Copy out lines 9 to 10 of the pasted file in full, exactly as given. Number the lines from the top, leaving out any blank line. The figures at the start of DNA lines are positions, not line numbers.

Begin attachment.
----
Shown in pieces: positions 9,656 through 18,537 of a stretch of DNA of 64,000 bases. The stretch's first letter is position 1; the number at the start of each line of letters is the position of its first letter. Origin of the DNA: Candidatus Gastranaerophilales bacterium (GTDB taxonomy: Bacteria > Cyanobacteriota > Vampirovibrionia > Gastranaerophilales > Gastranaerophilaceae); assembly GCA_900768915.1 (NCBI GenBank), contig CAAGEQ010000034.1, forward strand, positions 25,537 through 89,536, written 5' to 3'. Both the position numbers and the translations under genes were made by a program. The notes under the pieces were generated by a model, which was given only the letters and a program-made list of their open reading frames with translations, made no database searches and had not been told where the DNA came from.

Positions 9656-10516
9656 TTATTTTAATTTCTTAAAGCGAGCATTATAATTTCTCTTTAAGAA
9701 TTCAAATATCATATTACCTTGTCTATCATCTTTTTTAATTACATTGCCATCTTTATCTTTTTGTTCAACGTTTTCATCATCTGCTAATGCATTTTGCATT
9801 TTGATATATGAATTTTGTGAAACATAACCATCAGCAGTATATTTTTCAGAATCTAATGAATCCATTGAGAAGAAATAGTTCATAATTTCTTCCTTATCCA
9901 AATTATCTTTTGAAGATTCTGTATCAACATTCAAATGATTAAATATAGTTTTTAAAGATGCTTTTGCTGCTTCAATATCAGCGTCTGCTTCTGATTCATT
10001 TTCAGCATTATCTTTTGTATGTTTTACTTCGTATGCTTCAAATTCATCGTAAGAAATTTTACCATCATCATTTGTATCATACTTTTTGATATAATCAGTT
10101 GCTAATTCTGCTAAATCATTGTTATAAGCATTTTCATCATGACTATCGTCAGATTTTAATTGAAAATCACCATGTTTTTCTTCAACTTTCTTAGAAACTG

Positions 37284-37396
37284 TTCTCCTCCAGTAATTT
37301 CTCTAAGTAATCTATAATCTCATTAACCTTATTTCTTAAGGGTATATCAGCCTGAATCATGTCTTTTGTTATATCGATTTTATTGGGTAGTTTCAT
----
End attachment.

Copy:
Positions 37284-37396
37284 TTCTCCTCCAGTAATTT